Why Yes, I *AM* Staying Up to Watch the Royal Wedding

One of my fondest memories as a very young teen is waking up at 3 am (Wisconsin time), crawling into bed with my Gramma (’cause we didn’t want to wake anyone else in the house) and snuggling down and watching the “wedding of the century” as Lady Diana married Prince Charles.

We cuddled together, me in front of Gramma, and peered intently at the grainy picture on the 8″ black and white television. Oh, we had color TV, but that was downstairs and my Grampa slept there (he slept in the big chair, the only way he could breathe with his emphysema).

I was young, barely 13, safe, and at my “summer” home, Gramma’s house in Kenosha. I can still remember it, her arms wrapped around me, her cheek resting on mine, the faint smell of her Jean Naté clinging to her as she pointed out who was whom, and told me the names of the places the carriage passed as the wedding party made its way through London.

It would be years before I’d see those places in person, and I think even when I did see them I had the echo of her voice in my head as she told me a bit of the history of each as she knew it.

When Diana emerged from the glass coach we, like everyone else, ooh’d and aah’d over the dress. We didn’t notice its wrinkles. We only saw a nervous bride on her way into this ancient church.

It was a 13-year-old’s fantasy wedding for a 13-year-old who never fantasized about weddings. I remember thinking that I’d rather we wearing Charles’ outfit than Diana’s.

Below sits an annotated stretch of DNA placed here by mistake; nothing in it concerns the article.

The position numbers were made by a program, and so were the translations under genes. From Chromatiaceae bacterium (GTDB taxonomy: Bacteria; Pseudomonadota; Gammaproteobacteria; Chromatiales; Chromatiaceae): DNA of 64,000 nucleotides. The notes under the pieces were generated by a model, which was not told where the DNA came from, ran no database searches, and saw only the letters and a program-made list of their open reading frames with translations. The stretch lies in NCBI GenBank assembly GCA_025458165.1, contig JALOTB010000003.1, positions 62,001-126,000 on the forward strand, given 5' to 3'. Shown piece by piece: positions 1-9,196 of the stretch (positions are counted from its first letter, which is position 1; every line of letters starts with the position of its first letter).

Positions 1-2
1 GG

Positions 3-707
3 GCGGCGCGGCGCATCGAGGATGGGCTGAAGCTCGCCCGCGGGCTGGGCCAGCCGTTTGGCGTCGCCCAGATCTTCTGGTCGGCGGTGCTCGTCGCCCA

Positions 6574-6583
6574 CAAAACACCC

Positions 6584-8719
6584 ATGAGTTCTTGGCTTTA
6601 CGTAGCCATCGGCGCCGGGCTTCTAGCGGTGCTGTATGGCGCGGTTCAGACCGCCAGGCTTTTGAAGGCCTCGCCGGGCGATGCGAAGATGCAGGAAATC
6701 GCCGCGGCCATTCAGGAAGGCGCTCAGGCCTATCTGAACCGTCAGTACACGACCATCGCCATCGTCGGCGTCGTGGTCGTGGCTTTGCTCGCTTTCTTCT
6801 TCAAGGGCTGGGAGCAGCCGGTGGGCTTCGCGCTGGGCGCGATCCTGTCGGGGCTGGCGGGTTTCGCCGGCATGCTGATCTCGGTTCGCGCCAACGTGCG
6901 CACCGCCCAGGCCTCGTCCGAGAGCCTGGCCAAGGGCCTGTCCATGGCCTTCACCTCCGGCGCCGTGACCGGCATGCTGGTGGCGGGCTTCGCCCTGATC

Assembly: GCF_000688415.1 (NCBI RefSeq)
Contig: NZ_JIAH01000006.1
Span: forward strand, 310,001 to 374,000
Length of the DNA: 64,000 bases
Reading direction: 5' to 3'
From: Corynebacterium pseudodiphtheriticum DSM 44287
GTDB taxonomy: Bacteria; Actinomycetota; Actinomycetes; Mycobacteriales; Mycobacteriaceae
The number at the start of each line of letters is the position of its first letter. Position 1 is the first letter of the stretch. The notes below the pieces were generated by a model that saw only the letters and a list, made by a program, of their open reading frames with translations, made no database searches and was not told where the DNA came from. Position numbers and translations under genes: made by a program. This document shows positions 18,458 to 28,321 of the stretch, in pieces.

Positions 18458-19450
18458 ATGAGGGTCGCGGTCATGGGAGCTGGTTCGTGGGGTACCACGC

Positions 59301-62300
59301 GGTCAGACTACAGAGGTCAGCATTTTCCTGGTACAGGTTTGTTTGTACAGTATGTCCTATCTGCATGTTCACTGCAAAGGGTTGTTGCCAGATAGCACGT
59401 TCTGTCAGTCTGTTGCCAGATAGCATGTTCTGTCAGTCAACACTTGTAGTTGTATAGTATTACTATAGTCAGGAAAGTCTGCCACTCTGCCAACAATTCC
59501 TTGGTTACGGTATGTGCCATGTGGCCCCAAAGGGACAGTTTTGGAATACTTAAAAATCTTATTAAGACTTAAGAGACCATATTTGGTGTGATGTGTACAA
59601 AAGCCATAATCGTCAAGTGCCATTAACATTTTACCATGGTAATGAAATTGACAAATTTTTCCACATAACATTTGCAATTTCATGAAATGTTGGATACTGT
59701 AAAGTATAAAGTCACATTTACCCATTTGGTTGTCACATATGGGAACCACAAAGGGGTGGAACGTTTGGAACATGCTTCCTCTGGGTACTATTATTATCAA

Hmmm.

Together we winced as the nervous bride mixed up her groom’s four names, using instead his second name instead of his first. I felt bad for her, knowing that if I saw it in the US, others would tease her about it. At 13, teasing was the worst possible thing. Gramma chuckled and joked, “that doesn’t bode well, is she now married to his father?”

I dozed off as the wedding droned on, but woke again as the party exited the church. We waited for the “balcony scene” to happen and when it did, I was a bit envious of the flower girls, but even moreso of the page-boys and their uniforms.

Oh, how telling that was.

Then we cheered (quietly) when the couple broke hundreds of years of tradition and smooched, right there in front of God, the Queen, and everyone.

I am certain this match is a far better one than that which begat the groom. I believe that, and I am delighted for them. In one tiny way, I am happy to share in their celebration.

So. I have my alarm set, and I have the TiVo set just in case, but I have absolutely no doubt that when it all begins, I’ll be curled up on the couch, waiting for it to begin.

And wishing Gramma were here with me, her arms wrapped around me, whispering little bits into my ear.

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2 Comments on “Why Yes, I *AM* Staying Up to Watch the Royal Wedding”

  1. Tammy says:

    How was it? I was sound asleep in the hotel room at 9:15pm. Clearly, New Zealand’s timezone doesn’t agree with me. Thankfully, everything else does!

  2. Cags says:

    Ah nice memories. 🙂 Truth be told I remember thinking “what a hideous dress!” and it’s no surprise that I didn’t get married in any shade remotely close to white (although it was a 3/4 length dress and girly in its own way.)
    I remember going up to London on the day before the wedding, with my parents and twinnie. We bought flags to wave and just took in the atmosphere. It was amazing – the only other times I’ve experienced anything like as feel good as that was, the two times I saw gigs are Wembly (old) stadium, and at AT5! We stayed late for the free concert in Hyde Park and the fireworks afterwards but watched the ceremony on TV at home the next day.

    So did you stay up and watch? What did you think? We made be fairly stoical most of the time but when we go for it, us Brits do pomp like nobody else.
    I do think Kate and William are well suited and obviously very much in love. Love makes a massive difference; you can get through most testing times with love on your side. And the royal family have learnt a lot about since those Diana days, so I have hope this is a union made to last.